New Jersey Accutane Judge Denies Defendant Roche's Motion To Recuse For Bias

New Jersey Accutane Judge Denies Defendant Roche's Motion To Recuse For Bias

ATLANTIC CITY, N.J. - (Mealey's) The judge overseeing New Jersey's Accutane litigation on Feb. 13 denied a motion by defendant Hoffman-La Roche Inc. to recuse, refuting allegations that she is biased in favor of plaintiffs and stating that in this litigation, defense counsel are "less respectful of the Court, less candid in their representations to the Court, and much more difficult to deal with than plaintiffs' counsel" (In Re Accutane Litigation, No. 271, N.J. Super., Atlantic Co.).

(Opinion available. Document #28-130221-015Z.)

On Dec. 11, defendant Hoffman-La Roche Inc. filed a motion asking Judge Carol E. Higbee of the Atlantic County Superior Court to recuse herself from the state's multicounty Accutane litigation because of bias. Roche cited Judge Higbee's appearance at a defense legal conference with a plaintiff attorney from the Accutane litigation.

It also said Judge Higbee showed a bias in favor of plaintiffs by, among other things, criticizing Roche for not settling the litigation.

Conference Appearance Open, Balanced

After a January hearing, Judge Higbee said she appeared on a panel at the Defense Research Institute (DRI) May 2012 meeting that featured another judge, plaintiff attorney David Buchanan of Seeger Weiss in New York and a defense attorney. She said she insists that any programs at which she appears be open to both plaintiff and defense counsel and that her panels feature both plaintiff and defense attorneys.

Judge Higbee said her appearance at the DRI conference was known to both sides in the Accutane litigation and took place at a time when the court was not conducting court business. She said that though the panelists discussed how the program would be divided, she said "any suggestion that Mr. Buchanan and this Court engaged in improper ex parte communications is without merit."

The judge said she is well aware that she should have no ex parte conversations without the consent of the other side and said her conversation with Buchanan "did not pertain in any way to the Accutane trial." Additionally, Judge Higbee said Roche's counsel "never gave any indication that they had even the slightest concern about the Court's appearance with plaintiff's counsel at this conference."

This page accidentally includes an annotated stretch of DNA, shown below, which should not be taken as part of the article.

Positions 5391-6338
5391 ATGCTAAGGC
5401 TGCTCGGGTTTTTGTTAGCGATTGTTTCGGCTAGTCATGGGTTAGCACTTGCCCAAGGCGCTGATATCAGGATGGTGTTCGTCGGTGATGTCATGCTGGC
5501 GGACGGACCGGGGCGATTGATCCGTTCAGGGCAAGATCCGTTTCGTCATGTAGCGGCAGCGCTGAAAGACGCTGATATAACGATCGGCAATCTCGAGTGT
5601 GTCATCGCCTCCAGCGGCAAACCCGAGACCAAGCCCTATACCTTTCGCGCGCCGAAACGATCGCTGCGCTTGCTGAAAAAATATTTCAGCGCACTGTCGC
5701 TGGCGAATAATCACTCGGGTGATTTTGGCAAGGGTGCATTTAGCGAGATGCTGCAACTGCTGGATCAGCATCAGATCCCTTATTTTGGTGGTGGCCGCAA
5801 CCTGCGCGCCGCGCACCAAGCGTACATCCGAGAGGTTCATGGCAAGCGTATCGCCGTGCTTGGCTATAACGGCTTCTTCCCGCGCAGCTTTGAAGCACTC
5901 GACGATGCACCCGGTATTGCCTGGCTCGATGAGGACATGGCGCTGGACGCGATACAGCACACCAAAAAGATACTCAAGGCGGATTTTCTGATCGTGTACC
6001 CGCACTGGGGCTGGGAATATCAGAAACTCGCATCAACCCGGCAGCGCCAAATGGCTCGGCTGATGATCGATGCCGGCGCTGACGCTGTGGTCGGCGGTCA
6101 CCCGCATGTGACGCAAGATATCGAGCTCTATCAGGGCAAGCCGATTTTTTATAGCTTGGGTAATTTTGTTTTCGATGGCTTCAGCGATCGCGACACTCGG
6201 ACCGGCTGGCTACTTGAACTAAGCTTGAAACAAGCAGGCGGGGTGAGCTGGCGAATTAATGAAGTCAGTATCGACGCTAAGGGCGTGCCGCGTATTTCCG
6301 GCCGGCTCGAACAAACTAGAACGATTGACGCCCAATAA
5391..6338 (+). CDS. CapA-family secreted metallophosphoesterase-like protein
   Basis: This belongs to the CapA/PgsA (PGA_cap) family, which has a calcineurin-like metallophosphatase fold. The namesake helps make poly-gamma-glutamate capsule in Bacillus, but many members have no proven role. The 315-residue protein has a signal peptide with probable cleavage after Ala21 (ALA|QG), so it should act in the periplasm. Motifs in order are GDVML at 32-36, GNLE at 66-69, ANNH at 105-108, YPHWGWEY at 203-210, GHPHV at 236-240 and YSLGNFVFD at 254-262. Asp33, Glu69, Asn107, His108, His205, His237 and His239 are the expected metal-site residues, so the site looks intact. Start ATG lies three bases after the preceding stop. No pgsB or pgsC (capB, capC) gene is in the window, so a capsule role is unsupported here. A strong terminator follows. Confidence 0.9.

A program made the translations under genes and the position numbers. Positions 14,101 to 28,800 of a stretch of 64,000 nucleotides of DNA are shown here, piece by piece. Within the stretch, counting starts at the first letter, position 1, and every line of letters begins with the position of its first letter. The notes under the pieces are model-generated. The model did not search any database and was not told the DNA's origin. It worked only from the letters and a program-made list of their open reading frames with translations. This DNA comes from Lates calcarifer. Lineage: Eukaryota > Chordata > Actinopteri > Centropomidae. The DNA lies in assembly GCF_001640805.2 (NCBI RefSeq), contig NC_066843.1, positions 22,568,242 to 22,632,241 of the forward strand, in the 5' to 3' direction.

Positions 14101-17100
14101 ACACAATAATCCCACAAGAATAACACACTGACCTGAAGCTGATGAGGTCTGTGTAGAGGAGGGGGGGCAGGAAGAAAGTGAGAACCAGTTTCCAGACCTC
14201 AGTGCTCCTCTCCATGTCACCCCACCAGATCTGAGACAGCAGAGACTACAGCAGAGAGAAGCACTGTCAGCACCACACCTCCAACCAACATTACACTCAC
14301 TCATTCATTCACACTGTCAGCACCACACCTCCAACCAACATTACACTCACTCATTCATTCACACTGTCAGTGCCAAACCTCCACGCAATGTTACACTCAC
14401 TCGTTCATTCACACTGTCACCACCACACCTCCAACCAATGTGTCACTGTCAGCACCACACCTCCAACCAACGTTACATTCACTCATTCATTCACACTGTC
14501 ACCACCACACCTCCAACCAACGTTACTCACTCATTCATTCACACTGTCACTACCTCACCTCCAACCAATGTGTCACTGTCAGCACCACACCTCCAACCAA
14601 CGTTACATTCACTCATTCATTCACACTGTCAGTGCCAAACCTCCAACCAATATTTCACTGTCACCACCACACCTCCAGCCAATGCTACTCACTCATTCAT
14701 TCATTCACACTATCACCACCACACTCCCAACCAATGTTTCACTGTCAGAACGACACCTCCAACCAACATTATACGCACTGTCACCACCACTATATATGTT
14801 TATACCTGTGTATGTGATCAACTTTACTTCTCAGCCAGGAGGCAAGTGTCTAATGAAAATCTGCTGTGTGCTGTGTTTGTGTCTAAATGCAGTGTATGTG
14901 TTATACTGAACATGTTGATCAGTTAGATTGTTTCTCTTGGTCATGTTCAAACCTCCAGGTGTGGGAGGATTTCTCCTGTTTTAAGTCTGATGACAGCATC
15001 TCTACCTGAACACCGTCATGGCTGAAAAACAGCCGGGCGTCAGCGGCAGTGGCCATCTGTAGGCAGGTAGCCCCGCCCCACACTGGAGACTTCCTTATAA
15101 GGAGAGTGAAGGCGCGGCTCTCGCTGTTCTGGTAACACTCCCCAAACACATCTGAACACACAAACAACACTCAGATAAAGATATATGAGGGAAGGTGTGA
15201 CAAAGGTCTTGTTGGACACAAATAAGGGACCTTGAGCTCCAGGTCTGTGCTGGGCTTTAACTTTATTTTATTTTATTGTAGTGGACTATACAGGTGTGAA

No-Settlement Stance No Secret

Judge Higbee said that in describing the New Jersey Accutane litigation at the conference, she stated that there were no settlement negotiations and that Roche indicated that it wants to have additional trials. She said "defendants usually tout the fact that they are not settling cases as a way to discourage new cases from being filed."

"Defense counsel in this case or in any other case has never suggested to the Court they wanted to keep a secret that they were not paying to settle cases," she continued. "The opposite has occurred. Nothing was said about Accutane that was not public record and/or well known."

Judge Higbee said she addressed expert witness challenges during the panel presentation, but never addressed the Accutane litigation.

In discussing Lone Pine orders, Judge Higbee said, "Nothing the Court said at this conference could create even a perception of bias against the defendant Hoffman-La Roche or defendants in general."

Defense Pro Hac Vice Revoked

The judge said she has, at times, found fault and taken action "to get to the truth" to maintain control of the proceedings. She said that in one instance, defense firm Ice Miller of Indianapolis engaged in an inadvertent discussion with a plaintiff expert.

Judge Higbee said she determined that the information Ice Miller obtained was not significant, "but defense counsel's failure to be candid with the Court about what had occurred resulted in this court revoking the pro hac vice admissions of the attorneys from Ice Miller."

In another instance, Judge Higbee said that plaintiffs' counsel complained that certain plaintiffs were being harassed and embarrassed during their depositions by several different defense attorneys. She said plaintiffs were asked about anal sex and a Catholic plaintiff was asked why he did not attend mass regularly.

"This Court made it clear that the questions were outrageous and different defense counsel asking the same questions in depositions scattered across the country was disturbing," the judge said.

Attorney 'Sorry' About Scripted Questions

Although Roche "adamantly denied these allegations," Judge Higbee said that during a break, a defense attorney asked to speak with the judge ex parte. "She came into chambers, said she was having difficulty not crying, and proceeded to explain that she had been given a 'script' of the questions to ask," the judge said.